If you're suffering from an ankle fracture, professional attention shouldn't wait. Fractures may worsen over time and can make completing everyday activities incredibly difficult. See your podiatrist for treatment and guidance through the healing process. 

Tuesday, 06 February 2024 00:00

In today's fast-paced world, the rising concern of obesity has become a significant health issue, affecting various aspects of our well-being. One often overlooked consequence of obesity is its profound impact on foot health. The excess weight carried by obese individuals places an immense burden on the feet, leading to a myriad of problems. Feet, being the foundation of our body, bear the brunt of this added pressure, causing strain on joints, ligaments, bones, and tendons. Over time, this strain can result in conditions such as plantar fasciitis, flat feet, and arthritis. The increased load also hampers circulation, contributing to swelling and discomfort. Neglecting foot health in the context of obesity can exacerbate these issues, impacting overall mobility and quality of life. Recognizing the intricate connection between obesity and foot health is vital for fostering a proactive approach to address this concern. If you are overweight and have foot pain, it is suggested that you consult a podiatrist who can help you to see the connection and provide appropriate relief options.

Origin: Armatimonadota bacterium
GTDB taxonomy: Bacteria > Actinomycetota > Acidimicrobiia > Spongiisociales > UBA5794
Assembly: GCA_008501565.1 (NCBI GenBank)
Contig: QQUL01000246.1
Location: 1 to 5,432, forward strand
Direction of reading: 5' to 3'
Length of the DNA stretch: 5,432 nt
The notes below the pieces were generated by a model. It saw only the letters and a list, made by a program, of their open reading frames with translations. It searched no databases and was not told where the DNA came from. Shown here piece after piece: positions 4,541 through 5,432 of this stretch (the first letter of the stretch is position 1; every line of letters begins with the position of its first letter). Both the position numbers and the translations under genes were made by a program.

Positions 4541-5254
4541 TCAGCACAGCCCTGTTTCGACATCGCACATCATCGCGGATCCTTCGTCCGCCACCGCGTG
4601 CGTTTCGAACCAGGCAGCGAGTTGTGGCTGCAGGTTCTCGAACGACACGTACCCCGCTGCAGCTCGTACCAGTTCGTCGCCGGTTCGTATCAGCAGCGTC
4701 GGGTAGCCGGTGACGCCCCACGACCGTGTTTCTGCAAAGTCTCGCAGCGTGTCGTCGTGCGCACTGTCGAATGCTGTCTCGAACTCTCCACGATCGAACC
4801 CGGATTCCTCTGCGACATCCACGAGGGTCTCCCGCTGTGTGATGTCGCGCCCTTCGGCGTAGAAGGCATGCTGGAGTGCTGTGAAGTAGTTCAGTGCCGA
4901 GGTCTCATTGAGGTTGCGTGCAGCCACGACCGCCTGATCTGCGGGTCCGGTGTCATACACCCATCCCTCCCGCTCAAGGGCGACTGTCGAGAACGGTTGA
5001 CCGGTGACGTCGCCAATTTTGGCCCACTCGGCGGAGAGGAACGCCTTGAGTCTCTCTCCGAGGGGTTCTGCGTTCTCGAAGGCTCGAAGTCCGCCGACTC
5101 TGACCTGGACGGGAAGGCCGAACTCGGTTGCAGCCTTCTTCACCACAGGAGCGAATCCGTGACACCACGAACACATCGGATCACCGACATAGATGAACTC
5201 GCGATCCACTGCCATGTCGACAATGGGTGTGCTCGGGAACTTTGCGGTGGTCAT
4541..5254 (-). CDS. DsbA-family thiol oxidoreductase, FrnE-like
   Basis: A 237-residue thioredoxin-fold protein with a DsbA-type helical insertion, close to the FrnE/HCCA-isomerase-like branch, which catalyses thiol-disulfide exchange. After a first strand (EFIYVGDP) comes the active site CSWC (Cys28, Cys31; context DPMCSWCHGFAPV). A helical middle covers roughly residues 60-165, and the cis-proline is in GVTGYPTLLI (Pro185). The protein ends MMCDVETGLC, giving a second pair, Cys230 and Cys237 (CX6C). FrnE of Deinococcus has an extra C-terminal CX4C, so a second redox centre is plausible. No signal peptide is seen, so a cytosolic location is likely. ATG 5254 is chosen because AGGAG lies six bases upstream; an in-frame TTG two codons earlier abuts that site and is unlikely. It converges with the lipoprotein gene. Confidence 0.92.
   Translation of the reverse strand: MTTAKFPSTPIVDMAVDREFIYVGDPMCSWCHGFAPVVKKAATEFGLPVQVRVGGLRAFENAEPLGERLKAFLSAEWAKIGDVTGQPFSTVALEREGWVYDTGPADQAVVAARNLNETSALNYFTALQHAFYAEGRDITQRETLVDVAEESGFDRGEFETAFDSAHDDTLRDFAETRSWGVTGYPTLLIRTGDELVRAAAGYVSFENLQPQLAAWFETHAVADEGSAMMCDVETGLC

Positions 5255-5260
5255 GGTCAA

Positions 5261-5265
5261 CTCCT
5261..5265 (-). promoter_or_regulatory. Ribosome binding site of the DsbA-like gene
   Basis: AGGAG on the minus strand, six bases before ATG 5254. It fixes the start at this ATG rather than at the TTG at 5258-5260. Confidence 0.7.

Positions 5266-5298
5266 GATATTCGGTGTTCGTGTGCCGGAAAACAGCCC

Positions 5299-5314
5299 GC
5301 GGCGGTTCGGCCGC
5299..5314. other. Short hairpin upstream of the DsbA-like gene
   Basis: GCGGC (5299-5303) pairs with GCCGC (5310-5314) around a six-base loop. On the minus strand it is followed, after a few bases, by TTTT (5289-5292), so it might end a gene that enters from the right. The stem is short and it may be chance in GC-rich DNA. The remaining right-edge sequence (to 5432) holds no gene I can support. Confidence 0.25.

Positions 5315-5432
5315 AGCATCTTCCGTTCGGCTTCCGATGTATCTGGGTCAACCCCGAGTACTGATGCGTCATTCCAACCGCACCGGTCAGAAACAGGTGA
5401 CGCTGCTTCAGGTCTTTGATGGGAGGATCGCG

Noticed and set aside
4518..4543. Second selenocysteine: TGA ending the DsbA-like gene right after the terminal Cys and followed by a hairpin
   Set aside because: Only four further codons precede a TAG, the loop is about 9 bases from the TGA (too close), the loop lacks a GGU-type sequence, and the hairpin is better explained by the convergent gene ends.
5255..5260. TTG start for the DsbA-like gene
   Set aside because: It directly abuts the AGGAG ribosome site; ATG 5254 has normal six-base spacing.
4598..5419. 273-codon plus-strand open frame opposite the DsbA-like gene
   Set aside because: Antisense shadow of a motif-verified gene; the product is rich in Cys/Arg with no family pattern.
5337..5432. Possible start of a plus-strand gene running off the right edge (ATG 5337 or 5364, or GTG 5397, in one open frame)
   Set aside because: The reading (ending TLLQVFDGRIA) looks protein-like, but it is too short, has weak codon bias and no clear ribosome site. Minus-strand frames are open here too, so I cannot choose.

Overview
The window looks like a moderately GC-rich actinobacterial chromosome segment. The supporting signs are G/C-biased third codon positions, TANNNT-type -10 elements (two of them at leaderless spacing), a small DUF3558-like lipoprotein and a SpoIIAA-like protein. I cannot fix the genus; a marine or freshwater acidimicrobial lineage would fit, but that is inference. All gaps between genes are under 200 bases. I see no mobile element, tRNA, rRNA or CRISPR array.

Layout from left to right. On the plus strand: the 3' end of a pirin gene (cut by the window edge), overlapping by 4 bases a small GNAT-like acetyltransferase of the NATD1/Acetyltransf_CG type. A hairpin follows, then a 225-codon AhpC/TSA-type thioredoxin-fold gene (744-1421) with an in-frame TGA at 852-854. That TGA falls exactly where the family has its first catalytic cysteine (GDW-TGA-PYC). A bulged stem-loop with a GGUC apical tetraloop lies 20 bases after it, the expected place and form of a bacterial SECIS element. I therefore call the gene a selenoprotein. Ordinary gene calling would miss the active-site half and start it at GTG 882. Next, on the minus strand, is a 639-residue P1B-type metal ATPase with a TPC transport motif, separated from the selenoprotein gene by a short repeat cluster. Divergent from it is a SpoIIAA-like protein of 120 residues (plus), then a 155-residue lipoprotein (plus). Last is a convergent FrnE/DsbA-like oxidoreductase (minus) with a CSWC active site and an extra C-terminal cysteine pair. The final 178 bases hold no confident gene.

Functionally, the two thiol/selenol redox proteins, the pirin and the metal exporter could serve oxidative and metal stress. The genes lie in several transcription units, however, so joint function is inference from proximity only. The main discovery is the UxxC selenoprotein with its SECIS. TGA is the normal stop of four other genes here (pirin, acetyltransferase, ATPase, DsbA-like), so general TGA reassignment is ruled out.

The more you weigh, the harder your feet must work to support your body. If you’re an obese individual and are concerned about your feet, contact one of our podiatrists from Columbus Podiatry & Surgery. Our podiatrists can provide the care you need to keep you pain-free and on your feet.

Obesity and Your Feet

People who are overweight are putting more pressure on their ankles, knees, and hips as well as their feet. This unfortunately can lead to variety of different issues.

Problems & Complications Stemming from Obesity

  • When the body is overweight, it tries to compensate by changing the way that it moves. An obese person may lean forward and put extra weight on the wrong part of the foot. This puts unnecessary stress on the feet.
  • Obese people are also more likely to develop type II diabetes which is a condition that causes a lot of foot problems. People with diabetes often don’t feel the cuts and sores that they may have on their feet, which can lead to more complicated and severe issues.
  • Plantar fasciitis is another foot condition that can be caused by obesity. Plantar fasciitis is an inflammation of the tissue along the bottom of the foot, which causes pain and stiffness while walking and climbing stairs.

If you have any questions, please feel free to contact our office located in Columbus, OH . We offer the newest diagnostic and treatment technologies for all your foot care needs.